2 of 2 people found the following review helpful
on February 12, 2009
This is a very interesting book which does shed a lot of life on the whole tragedy. It answers a lot of questions that we may have about the life of Marc Lepine and his early life. The author does not take an "oh, my poor son" view but is very honest. The one downfall of this read is that it is a very poorly written book from an academic perspective.
2 of 3 people found the following review helpful
on March 12, 2011
Being a graduate of Polytechnique, and having seen Denis Villeneuve's movie, to me, it was a must to buy this book and get a further understanding of what happened on December 6,1989.
This book is very well written, from the heart, and tells all from this mother's tormented heart. There is so much information in this book that could have been left out in order for the author to protect her privacy, yet it's opened up and reveals all, making no excuses for bad choices made.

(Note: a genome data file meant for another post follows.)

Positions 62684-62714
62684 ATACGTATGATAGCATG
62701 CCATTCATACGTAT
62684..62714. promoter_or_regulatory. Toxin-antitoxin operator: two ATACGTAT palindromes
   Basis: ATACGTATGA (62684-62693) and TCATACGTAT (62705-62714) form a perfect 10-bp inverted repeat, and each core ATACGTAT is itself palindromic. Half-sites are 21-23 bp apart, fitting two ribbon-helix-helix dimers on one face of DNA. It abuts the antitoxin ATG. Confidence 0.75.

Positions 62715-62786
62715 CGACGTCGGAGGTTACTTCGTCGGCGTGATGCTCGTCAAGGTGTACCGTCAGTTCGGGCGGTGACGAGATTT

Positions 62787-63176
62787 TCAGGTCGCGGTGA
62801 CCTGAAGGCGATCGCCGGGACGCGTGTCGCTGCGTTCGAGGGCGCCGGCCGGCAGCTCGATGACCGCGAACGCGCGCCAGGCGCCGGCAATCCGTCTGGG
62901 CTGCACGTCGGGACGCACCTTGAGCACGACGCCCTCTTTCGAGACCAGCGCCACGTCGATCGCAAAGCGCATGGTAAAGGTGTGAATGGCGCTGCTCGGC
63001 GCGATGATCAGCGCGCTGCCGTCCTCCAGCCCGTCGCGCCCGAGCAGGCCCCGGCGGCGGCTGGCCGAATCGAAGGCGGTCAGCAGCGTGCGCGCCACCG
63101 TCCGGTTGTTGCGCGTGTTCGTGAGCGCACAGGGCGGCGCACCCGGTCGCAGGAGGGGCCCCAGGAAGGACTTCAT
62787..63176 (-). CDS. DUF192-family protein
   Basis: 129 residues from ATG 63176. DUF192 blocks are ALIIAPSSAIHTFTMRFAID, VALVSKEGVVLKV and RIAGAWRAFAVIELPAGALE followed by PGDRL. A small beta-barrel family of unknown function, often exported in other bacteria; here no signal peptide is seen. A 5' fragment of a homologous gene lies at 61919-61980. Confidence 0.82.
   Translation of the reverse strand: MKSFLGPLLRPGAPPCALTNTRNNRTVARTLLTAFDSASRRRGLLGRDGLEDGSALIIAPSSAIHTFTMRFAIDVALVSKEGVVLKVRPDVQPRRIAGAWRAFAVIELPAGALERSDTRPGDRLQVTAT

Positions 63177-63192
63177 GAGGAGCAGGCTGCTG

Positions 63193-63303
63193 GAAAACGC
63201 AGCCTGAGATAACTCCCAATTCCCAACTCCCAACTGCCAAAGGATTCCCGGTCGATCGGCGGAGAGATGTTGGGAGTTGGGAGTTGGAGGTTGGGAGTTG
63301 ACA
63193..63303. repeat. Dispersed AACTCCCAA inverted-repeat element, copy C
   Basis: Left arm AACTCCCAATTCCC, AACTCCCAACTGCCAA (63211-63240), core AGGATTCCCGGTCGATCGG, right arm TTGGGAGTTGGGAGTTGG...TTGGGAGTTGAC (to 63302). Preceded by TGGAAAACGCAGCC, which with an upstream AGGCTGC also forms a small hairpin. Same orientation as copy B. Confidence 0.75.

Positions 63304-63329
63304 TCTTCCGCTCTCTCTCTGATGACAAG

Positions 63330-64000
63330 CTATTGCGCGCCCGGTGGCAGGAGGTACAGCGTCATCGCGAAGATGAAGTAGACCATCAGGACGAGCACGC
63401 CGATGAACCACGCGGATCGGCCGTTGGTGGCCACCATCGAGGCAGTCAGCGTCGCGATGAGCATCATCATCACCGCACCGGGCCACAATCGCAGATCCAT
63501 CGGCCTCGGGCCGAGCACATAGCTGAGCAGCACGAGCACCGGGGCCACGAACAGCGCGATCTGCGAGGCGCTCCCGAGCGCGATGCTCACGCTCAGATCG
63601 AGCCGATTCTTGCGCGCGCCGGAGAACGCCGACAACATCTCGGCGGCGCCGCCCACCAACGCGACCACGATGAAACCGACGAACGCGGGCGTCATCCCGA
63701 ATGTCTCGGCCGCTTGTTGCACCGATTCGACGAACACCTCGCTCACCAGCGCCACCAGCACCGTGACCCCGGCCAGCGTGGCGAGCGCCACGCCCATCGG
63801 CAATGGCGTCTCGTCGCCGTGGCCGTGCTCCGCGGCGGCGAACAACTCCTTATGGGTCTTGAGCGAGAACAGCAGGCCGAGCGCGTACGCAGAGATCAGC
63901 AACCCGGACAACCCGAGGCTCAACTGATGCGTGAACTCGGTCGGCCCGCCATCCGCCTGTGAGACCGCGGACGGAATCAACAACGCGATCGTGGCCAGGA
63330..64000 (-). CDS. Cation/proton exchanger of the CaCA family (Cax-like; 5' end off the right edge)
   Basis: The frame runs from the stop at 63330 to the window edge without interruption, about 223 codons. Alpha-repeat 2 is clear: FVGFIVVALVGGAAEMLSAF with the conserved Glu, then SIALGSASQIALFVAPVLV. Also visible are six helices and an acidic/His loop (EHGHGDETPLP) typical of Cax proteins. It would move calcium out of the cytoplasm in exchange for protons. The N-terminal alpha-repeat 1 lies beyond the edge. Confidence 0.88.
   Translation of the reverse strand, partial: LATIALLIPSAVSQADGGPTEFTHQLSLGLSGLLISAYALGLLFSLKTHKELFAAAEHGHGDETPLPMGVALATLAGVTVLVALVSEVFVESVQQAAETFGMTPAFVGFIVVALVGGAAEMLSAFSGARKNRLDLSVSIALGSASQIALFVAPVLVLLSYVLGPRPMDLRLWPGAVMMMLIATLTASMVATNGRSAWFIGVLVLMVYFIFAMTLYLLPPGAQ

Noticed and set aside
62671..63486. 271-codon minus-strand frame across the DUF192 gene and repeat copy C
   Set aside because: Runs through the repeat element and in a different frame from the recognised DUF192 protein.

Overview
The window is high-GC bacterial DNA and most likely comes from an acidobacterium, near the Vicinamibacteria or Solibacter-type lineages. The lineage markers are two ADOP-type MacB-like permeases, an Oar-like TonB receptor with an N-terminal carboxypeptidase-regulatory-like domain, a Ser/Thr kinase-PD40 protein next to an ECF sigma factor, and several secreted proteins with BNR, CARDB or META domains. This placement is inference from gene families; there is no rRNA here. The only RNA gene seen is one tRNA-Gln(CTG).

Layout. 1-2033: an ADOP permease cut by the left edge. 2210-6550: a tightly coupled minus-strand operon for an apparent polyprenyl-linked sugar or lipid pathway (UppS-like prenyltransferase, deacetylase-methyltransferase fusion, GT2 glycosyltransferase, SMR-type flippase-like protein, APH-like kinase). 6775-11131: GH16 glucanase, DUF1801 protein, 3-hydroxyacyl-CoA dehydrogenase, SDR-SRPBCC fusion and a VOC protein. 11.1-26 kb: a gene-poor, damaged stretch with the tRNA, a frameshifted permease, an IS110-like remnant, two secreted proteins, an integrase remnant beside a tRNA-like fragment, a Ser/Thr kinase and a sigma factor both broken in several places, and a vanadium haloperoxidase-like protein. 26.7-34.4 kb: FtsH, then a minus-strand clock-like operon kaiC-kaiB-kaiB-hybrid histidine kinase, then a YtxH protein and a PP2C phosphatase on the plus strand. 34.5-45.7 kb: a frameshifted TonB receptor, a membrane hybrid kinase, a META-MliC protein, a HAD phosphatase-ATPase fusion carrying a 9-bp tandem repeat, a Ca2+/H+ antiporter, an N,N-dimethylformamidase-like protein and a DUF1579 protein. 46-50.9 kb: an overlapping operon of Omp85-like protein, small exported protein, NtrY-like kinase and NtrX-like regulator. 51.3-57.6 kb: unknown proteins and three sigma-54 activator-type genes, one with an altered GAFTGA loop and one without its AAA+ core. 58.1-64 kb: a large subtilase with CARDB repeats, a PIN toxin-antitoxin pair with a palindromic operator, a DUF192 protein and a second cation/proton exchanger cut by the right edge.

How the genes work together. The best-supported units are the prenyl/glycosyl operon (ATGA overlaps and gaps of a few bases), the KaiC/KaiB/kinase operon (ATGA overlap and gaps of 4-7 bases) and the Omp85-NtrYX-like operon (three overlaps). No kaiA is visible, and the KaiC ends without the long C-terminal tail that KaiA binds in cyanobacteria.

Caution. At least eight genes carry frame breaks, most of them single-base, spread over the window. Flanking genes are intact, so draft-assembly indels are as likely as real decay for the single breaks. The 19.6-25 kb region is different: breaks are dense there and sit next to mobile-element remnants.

I literally devoured this book in two evenings, and no page was in excess. This book has helped me deal with the devastation I felt back in 1989 and that all came rushing back when I saw Denis Villeneuve's film.
I realize that it is also a gems for all those parents that society places on trial for their criminal children's actions. That rather than hiding in their shame, these parents can look to Monique Lepine as a brave example of survival.
I know of children who have grown up in contexts that are far worse than that of Marc Lepine and have still turned into well functioning adults. Simply put, he was a mentally deranged individual who was unable to take responsibility for his own actions and blamed women for his failures.